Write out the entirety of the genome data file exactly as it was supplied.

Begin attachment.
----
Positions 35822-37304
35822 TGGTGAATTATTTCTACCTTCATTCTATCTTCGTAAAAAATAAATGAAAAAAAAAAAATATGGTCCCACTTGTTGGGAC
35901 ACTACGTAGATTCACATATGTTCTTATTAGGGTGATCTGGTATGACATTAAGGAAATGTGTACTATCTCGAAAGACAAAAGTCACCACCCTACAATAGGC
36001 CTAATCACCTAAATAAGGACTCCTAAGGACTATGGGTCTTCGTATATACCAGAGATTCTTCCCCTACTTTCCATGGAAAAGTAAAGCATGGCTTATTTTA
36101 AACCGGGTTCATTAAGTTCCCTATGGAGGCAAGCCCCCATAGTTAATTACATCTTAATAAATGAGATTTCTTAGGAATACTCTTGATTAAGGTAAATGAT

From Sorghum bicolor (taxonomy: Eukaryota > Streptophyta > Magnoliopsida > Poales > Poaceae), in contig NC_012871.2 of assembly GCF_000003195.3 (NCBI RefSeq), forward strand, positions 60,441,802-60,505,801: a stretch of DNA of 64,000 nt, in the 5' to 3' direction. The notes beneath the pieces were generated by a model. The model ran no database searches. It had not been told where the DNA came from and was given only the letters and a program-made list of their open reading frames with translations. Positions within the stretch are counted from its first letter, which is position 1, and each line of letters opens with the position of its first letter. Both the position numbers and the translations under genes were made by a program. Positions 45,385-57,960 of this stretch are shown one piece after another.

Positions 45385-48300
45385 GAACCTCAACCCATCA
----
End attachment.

Positions 35822-37304
35822 TGGTGAATTATTTCTACCTTCATTCTATCTTCGTAAAAAATAAATGAAAAAAAAAAAATATGGTCCCACTTGTTGGGAC
35901 ACTACGTAGATTCACATATGTTCTTATTAGGGTGATCTGGTATGACATTAAGGAAATGTGTACTATCTCGAAAGACAAAAGTCACCACCCTACAATAGGC
36001 CTAATCACCTAAATAAGGACTCCTAAGGACTATGGGTCTTCGTATATACCAGAGATTCTTCCCCTACTTTCCATGGAAAAGTAAAGCATGGCTTATTTTA
36101 AACCGGGTTCATTAAGTTCCCTATGGAGGCAAGCCCCCATAGTTAATTACATCTTAATAAATGAGATTTCTTAGGAATACTCTTGATTAAGGTAAATGAT

From Sorghum bicolor (taxonomy: Eukaryota > Streptophyta > Magnoliopsida > Poales > Poaceae), in contig NC_012871.2 of assembly GCF_000003195.3 (NCBI RefSeq), forward strand, positions 60,441,802-60,505,801: a stretch of DNA of 64,000 nt, in the 5' to 3' direction. The notes beneath the pieces were generated by a model. The model ran no database searches. It had not been told where the DNA came from and was given only the letters and a program-made list of their open reading frames with translations. Positions within the stretch are counted from its first letter, which is position 1, and each line of letters opens with the position of its first letter. Both the position numbers and the translations under genes were made by a program. Positions 45,385-57,960 of this stretch are shown one piece after another.

Positions 45385-48300
45385 GAACCTCAACCCATCA